in-field use; compact neutron source; fast neutron generator; fast neutron imaging; industrial tomography
Soubelet B., Adams R., Kromer H., Zboray R., Prasser H.-M. (2019), Feasibility study of using a compact deuterium-deuterium (D-D) neutron generator for energy-selective transmission tomography, in Radiation Physics and Chemistry
, 156, 292-299.
Kromer Heiko, Adams Robert, Soubelet Benoit, Zboray Robert, Prasser Horst-Michael (2019), Thermal analysis, design, and testing of a rotating beam target for a compact D-D fast neutron generator, in Applied Radiation and Isotopes
, 145, 47-54.
Kromer H., Adams R., Soubelet B., Zboray R., Prasser H. M. (2018), Improvement of a Compact Fast Neutron Generator for Imaging Applications, in 2018 IEEE Nuclear Science Symposium and Medical Imaging Conference (NSS/MIC)
, Sydney, Australia2018 IEEE Nuclear Science Symposium and Medical Imaging Conference (NSS/MIC), Sydney, Australia.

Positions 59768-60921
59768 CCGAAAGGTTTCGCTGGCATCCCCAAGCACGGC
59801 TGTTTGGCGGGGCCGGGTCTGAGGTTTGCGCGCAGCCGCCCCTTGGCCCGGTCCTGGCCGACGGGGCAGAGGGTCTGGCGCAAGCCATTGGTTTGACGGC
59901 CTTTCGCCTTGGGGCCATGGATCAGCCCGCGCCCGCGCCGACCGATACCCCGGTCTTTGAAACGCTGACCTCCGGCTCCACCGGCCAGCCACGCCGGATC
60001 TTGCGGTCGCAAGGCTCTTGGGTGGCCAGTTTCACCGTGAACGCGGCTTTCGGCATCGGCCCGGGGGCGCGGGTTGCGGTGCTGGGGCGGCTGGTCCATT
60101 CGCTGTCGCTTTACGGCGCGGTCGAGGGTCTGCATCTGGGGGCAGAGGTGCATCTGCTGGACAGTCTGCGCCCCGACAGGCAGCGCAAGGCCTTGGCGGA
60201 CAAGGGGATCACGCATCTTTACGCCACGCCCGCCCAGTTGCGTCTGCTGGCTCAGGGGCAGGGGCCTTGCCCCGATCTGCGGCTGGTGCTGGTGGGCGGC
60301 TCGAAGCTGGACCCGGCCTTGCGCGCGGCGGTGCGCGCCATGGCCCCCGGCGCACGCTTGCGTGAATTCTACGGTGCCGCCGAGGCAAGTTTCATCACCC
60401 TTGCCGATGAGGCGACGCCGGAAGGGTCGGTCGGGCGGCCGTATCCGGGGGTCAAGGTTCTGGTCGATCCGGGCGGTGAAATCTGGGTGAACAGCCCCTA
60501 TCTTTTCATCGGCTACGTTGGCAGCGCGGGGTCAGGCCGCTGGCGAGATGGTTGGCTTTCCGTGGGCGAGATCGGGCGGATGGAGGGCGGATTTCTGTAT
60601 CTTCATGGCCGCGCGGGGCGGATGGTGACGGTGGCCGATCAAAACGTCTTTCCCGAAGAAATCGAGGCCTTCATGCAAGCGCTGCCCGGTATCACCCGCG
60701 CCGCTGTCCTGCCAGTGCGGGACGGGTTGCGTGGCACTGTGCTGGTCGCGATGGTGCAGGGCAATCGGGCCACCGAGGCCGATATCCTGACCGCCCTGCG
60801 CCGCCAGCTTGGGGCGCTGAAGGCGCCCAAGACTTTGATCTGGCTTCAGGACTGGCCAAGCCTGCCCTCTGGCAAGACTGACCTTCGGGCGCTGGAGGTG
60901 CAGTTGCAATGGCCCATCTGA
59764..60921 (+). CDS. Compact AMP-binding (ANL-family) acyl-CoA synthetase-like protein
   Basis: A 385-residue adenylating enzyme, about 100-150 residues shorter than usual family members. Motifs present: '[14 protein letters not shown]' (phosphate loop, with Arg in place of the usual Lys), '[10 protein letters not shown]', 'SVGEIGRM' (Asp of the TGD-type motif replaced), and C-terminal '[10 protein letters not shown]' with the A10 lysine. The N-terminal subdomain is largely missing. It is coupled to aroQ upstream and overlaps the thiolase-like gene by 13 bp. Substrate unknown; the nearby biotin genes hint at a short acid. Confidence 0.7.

Neutron imaging is becoming an increasingly popular non-destructive analysis (NDA) tool in research and it is also attracting growing interest from the industry for applications where NDA is offering clear advantages. Neutron imaging exhibits, in case of thermal or cold neutrons, very high sensitivity to specific light elements and considered to be complementary to gamma and X-rays that are sensitive for heavy elements. Fast neutrons (>1MeV) exhibit in general a lower elemental sensitivity; however, have high penetration power compared to the aforementioned radiation forms. This potentially enables the imaging of robust and bulky objects containing very significant amounts of both low-Z and high-Z materials which is challenging or even unfeasible with the other modalities.We have successfully developed in a precursor project a prototype small-sized, potentially portable fast neutron imaging system based on a compact, deuterium-deuterium (DD) neutron generator and a plastic scintillator detector arc. The system has been thoroughly tested in laboratory environment and the results are encouraging. Cross sectional tomographic imaging of specimen containing a combination of low-Z/ high-Z materials with diameters slightly above 10 cm is possible with a spatial resolution of around 2 mm. Exposure times of a few hours are needed to obtain reasonable image quality. In the frame of the project proposed here we plan to develop an upgrade of the prototype neutron generator. This will allow reducing the exposure time needed for the imaging and can enable the practical use of such device, on one hand, as a potential compact user facility for scientific research. The generator could be very valuable in applied scientific research where NDA of robust samples is needed (e.g. nuclear fuel bundle development). On the other hand, the in-field use of mobile NDA devices in real-life or industrial settings for applications that are not time critical, i.e. scanning times of tens of minutes up to an hour are allowed, would also be extremely useful. The two most promising applications for fast neutrons in this respect are: scanning of potentially hazardous individual objects (improvised explosives, explosive legacy, unexploded grenades etc.) and in-field industrial metrology. The latter is meant to test specimen from production lines for quality insurance purposes (investigate defects and confirm reliability, dimensions etc. of critical components). The most critical point to achieve the above goals is to maximize the neutron output of the compact neutron generator to levels enabling scanning of objects with exposure times in the order of minutes or tens of minutes. This should be achieved while keeping or possibly improving the aforementioned spatial resolution, aiming at 1 mm or in the slight sub-mm range. The size of objects that can be scanned with the device must be extended to its maximum (up to 20-25 cm diameter solid, plastic/heavy metal mixed objects should be possible). For this we will significantly increase the operating voltage (HV) of the generator by carefully optimizing the vacuum and HV design. To increase the neutron output, an optimized cooling and thermal design of the target in the generator is foreseen. Furthermore we will examine alternative target materials with improved inherent hydrogen storage and thermal properties that could potentially relax the requirements on cooling. This will involve challenging material science studies using advanced, microscopic analytical techniques to quantify different metal-hydrides target or potentially other deuterium-rich compounds. Finally, an efficient and optimized collimator arrangement must be developed, with the goal to minimize its volume and weight while retaining a sufficiently high suppression of secondary and scattered radiation. The scope of the work is a challenging, multidisciplinary topic for the promotion of a graduate in physics or engineering. The present application requests the funding of the position of a PhD student, together with the necessary financial means for supporting technical and engineering/scientific personnel given the significant technical and engineering design challenges extending over the scope of a common PhD work.